But. There is always a but. Is canonical Rabin, he of Itamar Rabinovich’s book, indeed the story we should be telling? Here’s a short and cautionary tale. A few weeks ago, an excruciatingly embarrassing spat grew out of a confrontation on Twitter. In response to some disobliging comparisons between the current prime minister (as of 1st October, 2019: Lord alone knows what’s going to happen in the next few weeks) and Rabin, Yair Netanyahu—younger son of the incumbent, a forthright presence on social media—made a number of disobliging statements about Rabin, his father’s immediate (elected) predecessor in the mid-90s. First, Netanyahu fils observed that Rabin had made a fair bit of money on the American lecture circuit—at a time when he was a serving public officer. Second, he continued, Rabin, as a Palmach officer, was responsible for the “death of Holocaust survivors” on the Altalena. That, to be clear, is not the embarrassment. Free speech within the context of justifiability, and all that. The embarrassment was the response of Amir Peretz, latest in the depressingly long line of successors to Rabin as leader of the Labor Party. He instructed party lawyers to file a claim for libel against…um. Well.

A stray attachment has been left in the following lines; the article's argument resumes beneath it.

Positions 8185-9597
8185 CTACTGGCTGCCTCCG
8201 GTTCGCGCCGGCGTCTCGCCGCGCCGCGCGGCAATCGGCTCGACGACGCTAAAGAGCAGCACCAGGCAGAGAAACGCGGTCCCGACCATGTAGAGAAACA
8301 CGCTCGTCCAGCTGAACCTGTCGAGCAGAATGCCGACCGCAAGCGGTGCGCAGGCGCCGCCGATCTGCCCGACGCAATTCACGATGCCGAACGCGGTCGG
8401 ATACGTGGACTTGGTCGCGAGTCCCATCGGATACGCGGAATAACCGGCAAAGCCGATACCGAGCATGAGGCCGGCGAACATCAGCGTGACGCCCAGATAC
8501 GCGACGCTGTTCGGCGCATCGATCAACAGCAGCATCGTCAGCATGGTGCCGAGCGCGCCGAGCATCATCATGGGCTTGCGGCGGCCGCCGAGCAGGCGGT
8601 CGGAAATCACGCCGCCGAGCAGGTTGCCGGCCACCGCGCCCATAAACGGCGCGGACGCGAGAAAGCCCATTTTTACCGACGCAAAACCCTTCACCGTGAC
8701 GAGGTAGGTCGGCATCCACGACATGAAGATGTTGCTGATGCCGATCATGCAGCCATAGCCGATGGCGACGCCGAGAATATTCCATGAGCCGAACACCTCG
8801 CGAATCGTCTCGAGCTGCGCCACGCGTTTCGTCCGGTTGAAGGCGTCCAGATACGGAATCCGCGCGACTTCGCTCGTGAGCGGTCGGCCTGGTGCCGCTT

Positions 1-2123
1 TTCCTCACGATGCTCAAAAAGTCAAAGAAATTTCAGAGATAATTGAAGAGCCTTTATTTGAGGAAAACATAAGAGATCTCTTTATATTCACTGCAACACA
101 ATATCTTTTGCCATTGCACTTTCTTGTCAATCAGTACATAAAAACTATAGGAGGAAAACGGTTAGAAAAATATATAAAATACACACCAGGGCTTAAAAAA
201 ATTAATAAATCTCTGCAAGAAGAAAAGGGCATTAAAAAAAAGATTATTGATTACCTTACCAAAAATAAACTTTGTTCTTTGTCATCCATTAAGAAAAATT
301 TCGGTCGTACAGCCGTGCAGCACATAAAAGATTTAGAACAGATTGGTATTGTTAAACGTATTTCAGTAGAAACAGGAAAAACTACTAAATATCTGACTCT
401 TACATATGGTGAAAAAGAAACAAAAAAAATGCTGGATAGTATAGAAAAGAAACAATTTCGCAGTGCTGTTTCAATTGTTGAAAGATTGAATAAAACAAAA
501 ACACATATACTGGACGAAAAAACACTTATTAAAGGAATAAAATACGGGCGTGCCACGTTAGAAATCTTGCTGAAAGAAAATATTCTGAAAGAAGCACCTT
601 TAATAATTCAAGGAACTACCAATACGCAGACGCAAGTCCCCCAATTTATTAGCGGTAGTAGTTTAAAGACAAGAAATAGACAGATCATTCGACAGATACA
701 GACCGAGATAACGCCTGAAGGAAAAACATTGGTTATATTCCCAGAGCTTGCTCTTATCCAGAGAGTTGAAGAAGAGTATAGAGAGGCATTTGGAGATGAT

Actually, the axiomatic principle that the dead cannot be libeled (at least, not directly) isn’t the issue here. It’s the matter of our relationship with the truth, or what we’ve been coerced into believing to be true. On the second point, regarding the Altalena: putting aside the correctness (or not) of Ben Gurion’s order to sink the ship, laden with arms belonging to the (possibly, maybe) renegade Etzel militia, Rabin did have a role in its sinking. And there were Holocaust survivors on board.

As for the first point. Well, suffice it to say that way back in 1977, when the matter was fresh and impossible to elude, Rabin’s biographer did address it head-on. And, I’m sorry to say, it did happen, fairly much as Netanyahu fils describes it. Rabin of Israel explores the Dollar Affair (as it came to be known) at length, presents a mea culpa (by proxy), and even adds a bit of contextualization, as damning as it was illuminating. Senior government representatives did, as a matter of course, supplement earnings through talks and meet-and-greets with America’s Jewish community. Rabin may have been a bit overenthusiastic, but that was it.

Yair Netanyahu—like his father, and his grandfather—seems to be a keen student of history. Amir Peretz, it seems, is not. And he’s not alone. As is increasingly obvious today, the endeavor to create that thing called Legacy—or fan fiction, or wishful thinking, or whatever one wishes to call it—is, ultimately, as sensible as erecting a mighty edifice atop a foundation dug out of sand. Sometime, sooner or later, it’ll rain, and the foundations will collapse. And, instead of the ultimately rewarding prospect of understanding flawed individuals who have done important and good things, we’ll be left with nothing but a puddle of mud. And what happens then?

*Itamar Rabinovich, Yitzhak Rabin: Soldier, Statesman, Leader, Yale University Press, pp. 272.

*Robert Slater, Rabin of Israel, Hobson Books, pp. 304